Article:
12. Therefore Sarah laughed within herself, saying, After I am waxed old shall I have pleasure, my lord being old also?

 

Whether Sarah realizes this is God talking or simply thinks their guest is offering a blessing on Abraham’s household for the hospitality, this verse reveals the state of her own faith. Her earlier scheme to produce an heir through Hagar has already revealed her assumption that God’s promise can only be fulfilled through some natural means (16:1–4).

Compounding the problem, she thinks, is the fact of Abraham’s advanced age. The whole scenario has devolved, for her, into grim humor; all she can do is laugh in God’s face, as Abraham himself had done a few months earlier (Genesis 17:17).

 

What Do You Think?

What are appropriate ways to respond to news that is hard to believe, yet is from a reliable source?

 

Digging Deeper

Categorize responses in the following texts as “appropriate,” “inappropriate but understandable,” or “inexcusably inappropriate”: Judges 6:11–40; Jeremiah 1:4–6; Luke 1:8–18, 26–34.

 

13. And the Lord said unto Abraham, Wherefore did Sarah laugh, saying, Shall I of a surety bear a child, which am old?

 

The stranger, now revealed to the reader as not being a mere mortal, knows that Sarah has “laughed within herself.” His question implies feeling insulted.

 

14a. Is any thing too hard for the Lord?

 

This rhetorical question states a premise of the Bible in a way that demands faith. The God who created the universe can do anything He wants and has proven so time and again. The question, then, is not whether God does what He says but whether Abraham and Sarah believe that He can and will.

 

What Do You Think?

What spiritual strategies can you adopt to not allow physical limitations to determine what God can and cannot do through you?

 

Digging Deeper

To what extent does (or should) the reality mixture of belief and unbelief in Mark 9:21–24 influence your response?

 

14b. At the time appointed I will return unto thee, according to the time of life, and Sarah shall have a son.

This restatement of the promise is not worded in such a way as to imply contingency on faith. The unconditional I will return asserts that this will be an occasion when God’s will cannot be negated by lack of faith (contrast Luke 13:34).

 

15. Then Sarah denied, saying, I laughed not; for she was afraid. And he said, Nay; but thou didst laugh.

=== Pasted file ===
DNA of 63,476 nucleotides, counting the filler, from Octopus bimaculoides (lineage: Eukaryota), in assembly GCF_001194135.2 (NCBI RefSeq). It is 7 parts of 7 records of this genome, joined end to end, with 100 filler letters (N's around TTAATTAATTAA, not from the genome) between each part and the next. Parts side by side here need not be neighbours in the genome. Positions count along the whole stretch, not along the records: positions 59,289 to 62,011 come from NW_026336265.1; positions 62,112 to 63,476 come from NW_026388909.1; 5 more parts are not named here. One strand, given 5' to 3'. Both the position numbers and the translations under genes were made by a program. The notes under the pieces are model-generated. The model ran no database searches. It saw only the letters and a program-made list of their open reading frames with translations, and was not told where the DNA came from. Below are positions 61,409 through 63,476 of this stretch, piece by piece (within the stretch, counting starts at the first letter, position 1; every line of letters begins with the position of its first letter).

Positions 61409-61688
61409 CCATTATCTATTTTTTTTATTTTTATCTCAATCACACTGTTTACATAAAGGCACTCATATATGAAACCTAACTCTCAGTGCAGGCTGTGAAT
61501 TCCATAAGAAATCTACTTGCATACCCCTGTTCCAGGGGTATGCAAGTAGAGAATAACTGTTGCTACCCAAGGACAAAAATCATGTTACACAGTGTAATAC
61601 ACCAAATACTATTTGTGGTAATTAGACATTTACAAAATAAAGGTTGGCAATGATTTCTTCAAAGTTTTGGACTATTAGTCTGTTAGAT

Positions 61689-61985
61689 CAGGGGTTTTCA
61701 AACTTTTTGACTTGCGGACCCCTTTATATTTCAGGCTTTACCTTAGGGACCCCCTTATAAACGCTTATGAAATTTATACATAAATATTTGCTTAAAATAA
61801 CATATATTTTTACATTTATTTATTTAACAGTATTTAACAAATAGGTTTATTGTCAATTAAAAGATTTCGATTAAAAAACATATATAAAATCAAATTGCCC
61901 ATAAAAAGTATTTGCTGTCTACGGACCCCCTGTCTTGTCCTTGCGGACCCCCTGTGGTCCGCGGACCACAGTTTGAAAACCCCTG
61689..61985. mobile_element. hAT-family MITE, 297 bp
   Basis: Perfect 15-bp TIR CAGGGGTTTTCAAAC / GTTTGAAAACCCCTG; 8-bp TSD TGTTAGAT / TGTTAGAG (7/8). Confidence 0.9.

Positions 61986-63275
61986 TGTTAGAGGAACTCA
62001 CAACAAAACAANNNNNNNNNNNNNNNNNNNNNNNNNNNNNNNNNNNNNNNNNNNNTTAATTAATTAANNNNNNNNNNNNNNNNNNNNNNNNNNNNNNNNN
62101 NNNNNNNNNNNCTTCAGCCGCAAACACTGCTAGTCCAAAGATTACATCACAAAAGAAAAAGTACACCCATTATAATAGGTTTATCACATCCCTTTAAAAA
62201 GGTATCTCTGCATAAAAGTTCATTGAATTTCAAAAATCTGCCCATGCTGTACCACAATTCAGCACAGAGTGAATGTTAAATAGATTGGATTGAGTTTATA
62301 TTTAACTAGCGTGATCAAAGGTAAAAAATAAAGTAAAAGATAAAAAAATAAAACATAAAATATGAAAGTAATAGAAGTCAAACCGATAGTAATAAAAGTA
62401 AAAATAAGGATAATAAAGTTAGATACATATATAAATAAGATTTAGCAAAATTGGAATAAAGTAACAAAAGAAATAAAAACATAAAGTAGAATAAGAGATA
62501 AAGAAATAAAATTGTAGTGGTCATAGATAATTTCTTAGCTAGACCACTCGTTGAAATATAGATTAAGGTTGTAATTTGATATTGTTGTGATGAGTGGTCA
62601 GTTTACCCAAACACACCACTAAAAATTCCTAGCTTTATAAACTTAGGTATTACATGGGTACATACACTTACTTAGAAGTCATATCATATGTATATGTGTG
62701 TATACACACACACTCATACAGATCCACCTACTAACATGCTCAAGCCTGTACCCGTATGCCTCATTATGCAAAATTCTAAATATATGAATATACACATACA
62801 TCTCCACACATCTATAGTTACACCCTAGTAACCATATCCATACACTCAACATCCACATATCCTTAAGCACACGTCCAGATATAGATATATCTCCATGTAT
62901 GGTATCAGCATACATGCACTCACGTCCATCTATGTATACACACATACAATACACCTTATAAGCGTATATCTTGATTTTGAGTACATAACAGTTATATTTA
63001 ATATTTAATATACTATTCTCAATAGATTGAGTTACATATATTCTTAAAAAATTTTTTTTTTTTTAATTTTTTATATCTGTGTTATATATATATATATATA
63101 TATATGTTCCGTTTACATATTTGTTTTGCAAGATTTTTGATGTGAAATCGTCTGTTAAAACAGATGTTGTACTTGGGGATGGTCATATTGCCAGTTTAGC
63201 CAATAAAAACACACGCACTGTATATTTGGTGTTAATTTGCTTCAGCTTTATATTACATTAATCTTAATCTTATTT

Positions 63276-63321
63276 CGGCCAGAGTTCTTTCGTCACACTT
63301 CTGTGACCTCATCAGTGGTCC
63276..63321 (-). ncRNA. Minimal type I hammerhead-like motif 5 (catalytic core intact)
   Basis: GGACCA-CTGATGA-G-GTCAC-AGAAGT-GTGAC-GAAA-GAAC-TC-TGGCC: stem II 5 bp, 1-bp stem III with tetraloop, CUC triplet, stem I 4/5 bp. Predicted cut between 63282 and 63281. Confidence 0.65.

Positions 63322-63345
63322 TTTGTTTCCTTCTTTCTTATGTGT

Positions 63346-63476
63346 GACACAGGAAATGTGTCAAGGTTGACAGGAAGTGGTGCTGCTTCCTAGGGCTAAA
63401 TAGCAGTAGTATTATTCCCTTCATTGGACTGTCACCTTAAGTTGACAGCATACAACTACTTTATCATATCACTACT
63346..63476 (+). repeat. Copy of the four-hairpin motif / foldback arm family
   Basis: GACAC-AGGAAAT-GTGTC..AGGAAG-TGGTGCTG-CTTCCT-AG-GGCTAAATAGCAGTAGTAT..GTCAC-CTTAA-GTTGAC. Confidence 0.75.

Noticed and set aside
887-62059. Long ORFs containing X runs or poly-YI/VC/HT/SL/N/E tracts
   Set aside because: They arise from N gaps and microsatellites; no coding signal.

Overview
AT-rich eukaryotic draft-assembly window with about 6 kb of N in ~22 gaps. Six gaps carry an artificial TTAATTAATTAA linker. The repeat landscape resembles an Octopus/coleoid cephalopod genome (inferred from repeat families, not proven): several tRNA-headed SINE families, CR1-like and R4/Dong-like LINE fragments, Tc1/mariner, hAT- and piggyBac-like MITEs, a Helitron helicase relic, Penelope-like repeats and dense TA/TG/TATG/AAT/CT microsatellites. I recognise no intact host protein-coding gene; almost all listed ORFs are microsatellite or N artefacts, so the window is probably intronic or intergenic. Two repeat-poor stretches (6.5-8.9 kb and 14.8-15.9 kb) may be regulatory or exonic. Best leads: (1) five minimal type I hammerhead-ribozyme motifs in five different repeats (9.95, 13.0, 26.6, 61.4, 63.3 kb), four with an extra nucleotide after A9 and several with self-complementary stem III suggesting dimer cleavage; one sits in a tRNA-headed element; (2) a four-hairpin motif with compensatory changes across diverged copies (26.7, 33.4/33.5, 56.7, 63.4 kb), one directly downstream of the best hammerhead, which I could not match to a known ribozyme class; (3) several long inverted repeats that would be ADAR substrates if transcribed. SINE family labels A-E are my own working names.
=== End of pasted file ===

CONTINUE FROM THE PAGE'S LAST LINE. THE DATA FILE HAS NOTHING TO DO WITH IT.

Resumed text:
Realizing that she has been caught red-handed, perhaps offending their guests and embarrassing her husband, Sarah whips up a quick lie to get off the hook. Her fear may simply reflect the social awkwardness of the situation. But perhaps it is driven by something deeper: this strange man clearly knows something about God and what God has promised them. The men leave (Genesis 18:16) with the prophecy unretracted. Sarah will have a son within about a year, whether she believes it or not.

 

What Do You Think?

What are some proper ways for a Christian to respond when embarrassed by a lack of faith?

 

Digging Deeper

In determining whether lying is ever a proper reaction, consider Genesis 12:10–20; 20:1–12; 31:33–35; Joshua 2:1–6 (compare James 2:25); Matthew 26:69–75; Revelation 21:8.

 

Sarah’s Laugh

What makes us laugh? The answer seems obvious: when something is funny! But maybe not.

We’ve all heard nervous giggles, and we’ve seen villains in movies laugh at the diabolical plots they’ve conceived. Psychological research shows that no more than 20 percent of our laughs are in response to something that could be considered a joke. Babies, as well as people born deaf and blind, laugh—demonstrating that laughter is not learned behavior. And most of us have experienced fits of uncontrollable laughter, usually in a group setting, to the point of saying (with a bit of exaggeration), “I nearly died laughing!” So the laughter of others can stimulate us to laugh, as can nervousness and fiendish glee, as well as the occasional good joke.

When Sarah heard the mysterious visitor’s prediction that she would bear a son, she laughed, perhaps at the irony of what seemed to be such an impossible suggestion. Of course, she was looking at the idea from a human perspective. Even today, some people find it laughable to think that God performs miracles. But they are not viewing the world through the eyes of faith.

For those willing to set aside human wisdom, the appropriate response when God does the seemingly impossible is … delight.

—C. R. B.

II. Divine Reality

(Genesis 21:1–7)

Two interventions by the Lord are recorded between the two primary segments of today’s lesson text. First, He destroys Sodom and Gomorrah (Genesis 19:1–29). After that, God corrects a situation brought on by Abraham’s lack of faith (Genesis 20).

A. Promise Fulfilled (vv. 1–5)

1, 2. And the Lord visited Sarah as he had said, and the Lord did unto Sarah as he had spoken. For Sarah conceived, and bare Abraham a son in his old age, at the set time of which God had spoken to him.

 

Sarah becomes pregnant and gives birth at the age of 90 (see Genesis 17:17). This fact answers the rhetorical question of Genesis 18:14a, above. Clearly, nothing is impossible with God! After decades of Abraham and Sarah’s childlessness, God acts miraculously within the exact time frame specified.

 

3. And Abraham called the name of his son that was born unto him, whom Sarah bare to him, Isaac.